Tuesday, May 31, 2005

Cutting My Teeth

Towards the end of the 60's decade, pop culture was spreading it's lifestyle across the country like a prairie fire. With music as its messenger, the record business began to sizzle with an unprecedented stage of retail activity. Record companies scrambled to sign the hot acts and sometimes entered into bidding wars over popular bands. Once a record was released to the public the promotion man delivered the product to radio, newspaper and media outlets and adopted the role of a quarterback pushing the campaign. Sometimes flying by the seat of my pants, I often ventured into uncharted waters by promoting my favorites. Tallied with successful results, record labels began to vow for my attention. It was about that time I began to view the world from the perspective of Atlantic Records.

Atlantic Records had made significant inroads into the rock music arena with successful albums from The Iron Butterfly, Vanilla Fudge, The Buffalo Springfield and The Young Rascals. Previously recognized as a traditional Rhythm & Blues and Jazz record label and directly associated with the success of Stax, Atlantics considerable gains in rock music were acknowledged by industry and media observers. Chief Executive, Ahmet Ertegun presided as company President and was second fiddle to no one. He was a bit of a legend within Soul and Jazz circles and known for his bona fide zeal of the marketing of non-traditional music. Ertegun and his record company had set it goals high by staying on top of the changing music trends when he strongly sensed a developing movement of white musicians appreciation of blues music particularly the bands coming from the British Isles. Next: Guitar Legends

Saturday, May 21, 2005

"Backroads" revisited

Mary Baker's headstone in Pleasant Hill MS. Born July 24th, 1797, Died September 6th, 1879.

Schoolteacher Ed Sharpe once told me of an abandoned cemetery located deep within the woods of Mississippi. He said it had been left unattended for two century's with head stones dating all the way back to the late 1700's. Sounded like folklore to me when I called his bluff. "It's true" he said. "But you can't get there by car whereas you must hike thru acres of cow pastures and cross over barbed wire fences in search of the site." For an old Boy Scout like me, it sounded like a adventurous daytrip. So I loaded my Yoshika with 400 speed film, packed-up lunch of cheese and crackers, a Ya-Hoo and Moonpie and set out in search of this historic grave yard.

Once on the right path, I eagerly plotted through chirping crickets while swatting grass hoppers away from my face. But the one thing that Schoolmaster Sharpe failed to inform me about was the thick beds of poison ivy. My mistake, never go back-hiking in shorts without socks. When I arrived at the grave sites I was truly amazed at what I found. There it was - just as described and in mint condition. Dozens of head stones dating all the way back from The Revolutionary War period. No one would believe me unless I photographed the evidence. Now captured on film was a secret hidden for decades. What an awesome discovery. I couldn't wait to tell all and show photographs. Weeks later, I returned with curious friends to reveal my findings only to find out that vandals had visited the cemetery. Believe it or not, all head stones had been smashed into small pieces and shattered beyond recognition. Why would anyone do this? A meaningless crime and for what reason? For weeks I remained shocked and saddended by those events. Only until recently did I re-discover the photographs from that site.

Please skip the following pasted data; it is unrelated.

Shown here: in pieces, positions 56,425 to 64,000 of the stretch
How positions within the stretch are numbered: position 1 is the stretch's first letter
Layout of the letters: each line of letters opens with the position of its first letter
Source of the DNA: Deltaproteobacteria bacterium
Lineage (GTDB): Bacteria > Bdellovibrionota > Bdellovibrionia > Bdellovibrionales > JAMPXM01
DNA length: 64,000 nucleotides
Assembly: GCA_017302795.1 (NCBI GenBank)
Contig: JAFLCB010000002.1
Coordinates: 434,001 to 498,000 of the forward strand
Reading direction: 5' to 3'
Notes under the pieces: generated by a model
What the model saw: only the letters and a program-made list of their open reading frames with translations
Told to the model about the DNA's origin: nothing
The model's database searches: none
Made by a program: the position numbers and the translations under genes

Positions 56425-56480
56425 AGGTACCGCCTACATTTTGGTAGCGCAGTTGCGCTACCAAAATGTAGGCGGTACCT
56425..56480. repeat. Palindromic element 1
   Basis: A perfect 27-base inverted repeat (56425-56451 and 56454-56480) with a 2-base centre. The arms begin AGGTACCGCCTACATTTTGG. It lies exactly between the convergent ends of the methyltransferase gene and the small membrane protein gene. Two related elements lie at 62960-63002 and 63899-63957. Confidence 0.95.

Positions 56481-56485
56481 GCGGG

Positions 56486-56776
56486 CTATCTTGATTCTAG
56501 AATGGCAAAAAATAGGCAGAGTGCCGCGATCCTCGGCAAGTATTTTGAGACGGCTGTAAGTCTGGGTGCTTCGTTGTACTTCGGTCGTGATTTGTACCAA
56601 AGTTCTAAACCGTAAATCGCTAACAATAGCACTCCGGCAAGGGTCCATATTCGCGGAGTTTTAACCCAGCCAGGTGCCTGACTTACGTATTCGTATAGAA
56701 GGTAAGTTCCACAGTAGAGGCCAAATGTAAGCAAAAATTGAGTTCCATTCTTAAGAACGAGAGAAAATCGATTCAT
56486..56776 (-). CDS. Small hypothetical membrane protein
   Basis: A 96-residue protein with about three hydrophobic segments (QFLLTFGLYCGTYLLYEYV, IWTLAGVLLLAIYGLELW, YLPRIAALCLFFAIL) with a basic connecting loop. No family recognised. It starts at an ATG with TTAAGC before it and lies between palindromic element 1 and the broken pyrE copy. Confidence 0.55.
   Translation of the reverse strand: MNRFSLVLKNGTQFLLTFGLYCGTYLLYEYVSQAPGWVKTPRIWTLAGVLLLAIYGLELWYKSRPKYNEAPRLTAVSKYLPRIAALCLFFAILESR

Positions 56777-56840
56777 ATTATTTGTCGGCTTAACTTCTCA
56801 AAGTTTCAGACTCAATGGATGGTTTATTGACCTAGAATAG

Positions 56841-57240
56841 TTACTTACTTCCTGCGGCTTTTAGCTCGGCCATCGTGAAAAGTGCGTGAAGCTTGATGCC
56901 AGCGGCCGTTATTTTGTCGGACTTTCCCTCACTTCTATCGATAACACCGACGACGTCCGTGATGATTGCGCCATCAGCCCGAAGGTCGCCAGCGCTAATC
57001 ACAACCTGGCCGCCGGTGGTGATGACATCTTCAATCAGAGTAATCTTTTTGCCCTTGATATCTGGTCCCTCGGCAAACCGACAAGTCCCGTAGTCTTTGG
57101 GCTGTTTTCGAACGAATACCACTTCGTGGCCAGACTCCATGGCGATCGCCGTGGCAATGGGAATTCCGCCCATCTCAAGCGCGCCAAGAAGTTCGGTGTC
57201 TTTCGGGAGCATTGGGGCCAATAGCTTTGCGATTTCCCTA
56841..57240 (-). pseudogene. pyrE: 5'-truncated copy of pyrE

In my photograph series titled "The Backroads of Mississippi", (Current posting and Archives 2005-04-10) viewers can revisit a period of culture far removed. Future postings will feature photographs and storylines of varying subject matter. It is my intent to display these photographs for historic and archive purposes combined with the novelty of entertainment. This site is fueled by feedback and I encourage viewers to leave their thoughts in the comment section.

Outdoor plumbing. This morning I brushed my teeth with an electric tooth brush, shaved with warm water and blow dried my hair. The shower radio was jamming to Coldplay when the cell phone rang. Don't remember much after that. Yet, upon viewing this photograph it's hard to believe that one was subject to these conditions when seeking privacy. Did you floss today? Posted by Hello

Mosquito nest. A near collapsed dirt road is upheld by the strength of dried-out culvert. Backroad travelers unaware of what lies below continue to journey across this well beaten path.  Posted by Hello

Monday, May 16, 2005

Tribute to Al Jackson

The Atlanta Pop Festival in 1969 was a three day event that drew over 400,000 people. Only the most respected bands were invited to perform. During the middle of Booker T. and The MG's hit song "Time Is Tight", drummer Al Jackson peeks from behind bassist Duck Dunn to spot me. With a big grin he summoned "How'd the heck you get up here Man?"

It has been mentioned that Al Jackson might have been the worlds greatest drummer. Sadly it seems his early passing only goes to cloud the issue. But industry leaders and fellow musicians preserve his legacy with the highest regard. Although it was never really confirmed, Jackson also was probably the untitled leader of Booker T. and The MG's. The way that I figured it, any person who could tell Otis Redding or Steve Cropper what to do - got my vote.